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Ten improvements we'd like to see in iOS

Macworld Staff | April 30, 2013
Like clockwork, Apple has released a new major version of its iOS mobile operating system every summer since 2008, and we expect 2013 to be no different. iOS 7 seems likely to take its bow at the company's annual Worldwide Developers Conference, which will be held June 10 through 14 in San Francisco.

Multiply multitasking

iOS 4 added multitasking, and it was great. But now, nearly three years later, it's feeling a bit underwhelming. The double-tap-to-expose-your-recently-running-apps approach is okay, but there's more that Apple could do here--a lot more. Instead of merely showing app icons, perhaps iOS could display the screenshots from your other running apps, to give you a clearer sense of where you left off. It also seems like Apple needs to do something to make it clearer to customers that they needn't force-quit all their open apps; even a simple indication of which apps are currently consuming background resources could do the trick.--Lex Friedman

Curb notification overload

For years, we asked for better notifications in iOS. But in some ways, the arrival of iOS 5's Notification Center has created more problems than it's solved. While having a central repository of all inbound notifications is handy at times, Notification Center all too often becomes a slush pile of all those notifications that you saw but didn't need to refer back to. So we do the dance: Open up Notification Center, tap the X button for an app, then tap Clear. Rinse. Repeat. Notification Center should be smarter about clearing out old, stale notifications--or at least, let users decide how long to keep those notifications. In addition, there should be better control over what shows up in Notification Center in the first place; for example, you should be able to specify which of your calendars it pulls events from. And, as smartwatches like the Pebble and MetaWatch become more and more common, iOS should make sending notifications to accessories friendlier and more compatible.--Dan Moren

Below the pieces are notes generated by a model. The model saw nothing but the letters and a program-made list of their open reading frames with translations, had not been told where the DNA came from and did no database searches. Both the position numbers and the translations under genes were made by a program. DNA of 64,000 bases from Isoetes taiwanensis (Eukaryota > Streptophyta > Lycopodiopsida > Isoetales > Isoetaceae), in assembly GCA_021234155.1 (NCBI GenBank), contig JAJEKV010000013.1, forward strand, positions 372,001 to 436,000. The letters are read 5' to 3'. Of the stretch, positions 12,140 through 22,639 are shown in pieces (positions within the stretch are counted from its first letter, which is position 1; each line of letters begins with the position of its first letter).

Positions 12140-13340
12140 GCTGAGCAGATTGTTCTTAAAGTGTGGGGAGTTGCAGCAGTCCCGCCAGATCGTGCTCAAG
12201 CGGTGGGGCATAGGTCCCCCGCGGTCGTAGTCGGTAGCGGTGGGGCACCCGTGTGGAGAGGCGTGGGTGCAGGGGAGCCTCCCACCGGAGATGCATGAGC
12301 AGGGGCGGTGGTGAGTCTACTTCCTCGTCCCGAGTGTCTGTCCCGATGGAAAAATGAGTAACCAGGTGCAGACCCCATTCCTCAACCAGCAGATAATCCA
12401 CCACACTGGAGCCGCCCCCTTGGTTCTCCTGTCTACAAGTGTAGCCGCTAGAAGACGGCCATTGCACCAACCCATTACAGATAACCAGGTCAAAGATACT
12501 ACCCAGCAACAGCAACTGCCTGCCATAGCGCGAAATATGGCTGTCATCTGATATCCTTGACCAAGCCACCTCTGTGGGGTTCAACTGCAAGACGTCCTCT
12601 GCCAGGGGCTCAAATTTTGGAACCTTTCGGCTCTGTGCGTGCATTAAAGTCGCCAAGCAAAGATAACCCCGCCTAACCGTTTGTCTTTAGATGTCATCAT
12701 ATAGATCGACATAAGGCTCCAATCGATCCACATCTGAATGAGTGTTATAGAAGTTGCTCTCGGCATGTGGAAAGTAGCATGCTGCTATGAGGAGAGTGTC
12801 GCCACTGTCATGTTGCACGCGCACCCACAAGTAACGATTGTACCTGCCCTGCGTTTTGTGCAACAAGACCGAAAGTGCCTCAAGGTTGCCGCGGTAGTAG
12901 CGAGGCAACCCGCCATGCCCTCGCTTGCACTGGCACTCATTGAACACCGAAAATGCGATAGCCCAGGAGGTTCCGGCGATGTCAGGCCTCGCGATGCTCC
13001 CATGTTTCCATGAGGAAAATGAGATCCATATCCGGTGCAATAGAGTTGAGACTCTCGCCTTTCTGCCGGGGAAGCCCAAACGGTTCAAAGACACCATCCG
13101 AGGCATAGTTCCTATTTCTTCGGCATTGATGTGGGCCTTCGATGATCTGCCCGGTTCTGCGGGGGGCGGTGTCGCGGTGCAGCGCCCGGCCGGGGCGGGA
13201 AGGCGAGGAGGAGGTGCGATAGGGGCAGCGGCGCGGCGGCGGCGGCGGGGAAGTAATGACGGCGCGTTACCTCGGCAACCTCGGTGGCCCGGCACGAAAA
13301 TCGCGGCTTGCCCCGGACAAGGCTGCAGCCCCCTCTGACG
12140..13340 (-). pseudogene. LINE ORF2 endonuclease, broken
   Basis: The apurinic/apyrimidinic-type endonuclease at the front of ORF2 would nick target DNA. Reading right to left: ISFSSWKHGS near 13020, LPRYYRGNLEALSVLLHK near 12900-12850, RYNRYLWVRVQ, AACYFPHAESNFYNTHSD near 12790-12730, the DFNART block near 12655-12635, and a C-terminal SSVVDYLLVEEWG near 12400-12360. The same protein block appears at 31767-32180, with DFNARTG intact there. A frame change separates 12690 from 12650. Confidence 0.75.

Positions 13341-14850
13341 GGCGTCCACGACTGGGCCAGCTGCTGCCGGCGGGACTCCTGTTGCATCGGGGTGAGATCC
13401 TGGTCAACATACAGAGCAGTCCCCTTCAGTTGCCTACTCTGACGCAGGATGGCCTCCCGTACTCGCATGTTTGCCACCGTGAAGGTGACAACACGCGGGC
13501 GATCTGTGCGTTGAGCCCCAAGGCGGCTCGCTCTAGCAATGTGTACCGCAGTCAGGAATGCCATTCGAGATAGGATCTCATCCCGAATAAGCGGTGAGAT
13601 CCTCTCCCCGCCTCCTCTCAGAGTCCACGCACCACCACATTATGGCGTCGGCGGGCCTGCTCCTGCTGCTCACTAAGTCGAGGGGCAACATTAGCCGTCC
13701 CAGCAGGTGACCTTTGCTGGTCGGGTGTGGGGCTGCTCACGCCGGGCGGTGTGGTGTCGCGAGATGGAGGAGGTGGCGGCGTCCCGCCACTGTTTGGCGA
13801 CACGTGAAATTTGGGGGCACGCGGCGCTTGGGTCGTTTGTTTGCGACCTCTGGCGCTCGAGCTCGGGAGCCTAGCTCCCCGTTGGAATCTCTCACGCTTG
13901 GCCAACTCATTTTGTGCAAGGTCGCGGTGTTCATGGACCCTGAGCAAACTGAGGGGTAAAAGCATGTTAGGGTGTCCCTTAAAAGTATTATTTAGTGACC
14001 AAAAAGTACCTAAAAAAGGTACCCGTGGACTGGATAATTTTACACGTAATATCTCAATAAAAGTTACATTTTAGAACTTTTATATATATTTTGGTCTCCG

Enhanced text editing

We waited a good long time for Apple to bring copy-and-paste to iOS, and though it works, it still feels fiddly. My mom still struggles with it, and I'd be lying if I said I've never cursed under my breath while trying to get that finicky cursor precisely where I want it on my iPhone. This doesn't feel like an easy problem to solve, but Apple is surely up to the task: Text selection, editing, and even typing remain in their infancy on touchscreen devices. When it first appeared, iOS's onscreen keyboard was among the best of the best; it's time for Apple to make that omnipresent functionality a little more mature.--Lex Friedman

Drop in AirDrop

OS X's AirDrop feature, which lets you exchange files with other Mac users via a peer-to-peer Wi-Fi connection, is often maligned, but iOS is one place where the feature could be genuinely handy. Sure, you can email or iMessage files back and forth, but wouldn't it be cool if you could quickly and easily exchange pictures, videos, and other files with your nearby friends with just a tap or two? And though I'm not suggesting that Apple should steal Samsung's "bump-to-share" feature wholesale, Samsung has already borrowed plenty from Apple, so maybe a little turnabout is fair play.--Dan Moren


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